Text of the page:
The Florida A&M Board of Trustees will stand by its earlier decision not to suspend university president, James H. Ammons, until the details of the investigation of the death of Robert Champion have been fully released.
“The Board wants to reaffirm its authority to govern the university. We take very seriously our responsibility to maintain and protect the integrity of the university,” said Board Chairman, Solomon Badger during an emergency teleconference meeting on Monday morning. “We will stand firm against outside influence, regardless of how well intended,” he said.
Although there was no vote regarding the status of Ammons, weekly teleconferences to address new information and to keep the Board abreast of the investigation were outlined.
Vice Chair Richard Dent was in agreement with the decision of the BOT, but said, “until information is essentially delivered to the Board, it is very hard for the Board to deliberate.”
Dent said that members would wait for official information, not from media outlets, to be released before deliberating further.
Ammons’ role as FAMU president will come under annual review in January by the BOT in conjunction with consultant, Ed Penson, who has conducted previous reviews of the HBCU.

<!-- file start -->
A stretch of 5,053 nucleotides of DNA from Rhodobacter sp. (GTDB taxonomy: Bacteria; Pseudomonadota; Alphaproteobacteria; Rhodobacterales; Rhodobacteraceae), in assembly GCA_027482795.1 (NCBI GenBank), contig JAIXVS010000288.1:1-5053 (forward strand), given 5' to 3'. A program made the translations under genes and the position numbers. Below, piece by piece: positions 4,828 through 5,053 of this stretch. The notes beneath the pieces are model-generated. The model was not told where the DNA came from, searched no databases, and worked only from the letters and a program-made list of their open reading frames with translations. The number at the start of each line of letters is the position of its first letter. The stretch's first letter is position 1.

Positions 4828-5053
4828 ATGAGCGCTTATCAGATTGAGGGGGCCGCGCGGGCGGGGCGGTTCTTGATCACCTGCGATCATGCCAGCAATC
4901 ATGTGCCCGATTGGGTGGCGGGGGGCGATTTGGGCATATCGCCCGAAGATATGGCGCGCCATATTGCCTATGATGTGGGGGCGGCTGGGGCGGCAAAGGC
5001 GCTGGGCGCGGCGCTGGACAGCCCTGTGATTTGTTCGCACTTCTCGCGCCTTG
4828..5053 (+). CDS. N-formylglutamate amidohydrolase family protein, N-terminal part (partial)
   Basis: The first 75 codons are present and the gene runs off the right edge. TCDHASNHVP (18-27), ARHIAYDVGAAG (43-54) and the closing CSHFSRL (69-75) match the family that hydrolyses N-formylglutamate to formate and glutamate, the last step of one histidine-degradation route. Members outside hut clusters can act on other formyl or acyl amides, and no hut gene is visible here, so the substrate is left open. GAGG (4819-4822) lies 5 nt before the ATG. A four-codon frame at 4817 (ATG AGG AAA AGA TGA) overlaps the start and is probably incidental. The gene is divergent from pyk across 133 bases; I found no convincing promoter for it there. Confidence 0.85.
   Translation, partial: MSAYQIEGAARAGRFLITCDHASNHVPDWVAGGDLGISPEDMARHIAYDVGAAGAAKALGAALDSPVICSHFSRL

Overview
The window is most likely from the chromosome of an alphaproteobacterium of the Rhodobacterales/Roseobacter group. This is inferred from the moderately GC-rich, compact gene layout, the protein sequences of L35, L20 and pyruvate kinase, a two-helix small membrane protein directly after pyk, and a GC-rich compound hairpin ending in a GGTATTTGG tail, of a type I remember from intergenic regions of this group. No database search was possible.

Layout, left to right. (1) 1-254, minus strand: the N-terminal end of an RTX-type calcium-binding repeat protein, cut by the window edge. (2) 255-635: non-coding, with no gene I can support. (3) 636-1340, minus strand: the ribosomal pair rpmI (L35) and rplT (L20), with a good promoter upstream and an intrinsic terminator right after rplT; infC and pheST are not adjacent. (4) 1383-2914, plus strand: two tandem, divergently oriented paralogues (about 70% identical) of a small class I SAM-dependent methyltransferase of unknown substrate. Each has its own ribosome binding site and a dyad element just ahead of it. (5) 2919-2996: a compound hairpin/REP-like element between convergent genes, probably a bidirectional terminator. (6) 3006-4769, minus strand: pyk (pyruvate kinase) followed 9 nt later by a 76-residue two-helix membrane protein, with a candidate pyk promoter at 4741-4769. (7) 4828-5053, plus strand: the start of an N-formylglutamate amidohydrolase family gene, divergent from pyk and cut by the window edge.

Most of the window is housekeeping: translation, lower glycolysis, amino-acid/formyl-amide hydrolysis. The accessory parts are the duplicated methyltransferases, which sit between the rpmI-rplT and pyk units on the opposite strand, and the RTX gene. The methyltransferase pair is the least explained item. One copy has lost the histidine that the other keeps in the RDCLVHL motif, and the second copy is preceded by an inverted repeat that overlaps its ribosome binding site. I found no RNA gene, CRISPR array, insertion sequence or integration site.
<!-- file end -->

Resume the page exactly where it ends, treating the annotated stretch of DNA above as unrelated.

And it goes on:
Monday’s BOT meeting follows a press conference held Sunday afternoon by FAMU National Alumni Association president, Tommy Mitchell, where in he maintained that FAMU was being singled out by Gov. Rick Scott, when hazing deaths are occurring at other universities.
“You be clear on this,” said Mitchell in a telephone interview this morning, “there are other deaths that have occurred, this year. Why is FAMU getting this much publicity?”
Mitchell did not divulge which other incidents he was referring to but did say that a hazing death had occurred as recently as Dec. 13.
A suspected hazing death at a Bowling Green State University fraternity occurred Dec. 13, although the incident is still under investigation.
There have been allegations that the governor’s motives to push FAMU into the spotlight are racially motivated. Mitchell said although he believed that race was a factor, there were other initiatives involved.
“The governor has a right to his opinion,” said Mitchell, “but that’s where it should end. Politics shouldn’t play a role.”
Scott released a statement Sunday that said, “I have not singled out Florida A&M University as I immediately called on all universities throughout the state to examine their hazing and harassment policies and requested that the state’s 11 public university presidents also remind their students, faculty and staff of how detrimental hazing can be.”
Scott has repeatedly claimed that his motive to recommend Ammons be suspended was in the best interest of the university and would allow the investigation to proceed, unhindered by the oversight of the president.
Scott has said he will stand by the BOT’s decision. “I will not try to influence their decision. I simply offered my advice and opinion based on the events and the facts I was made aware of.”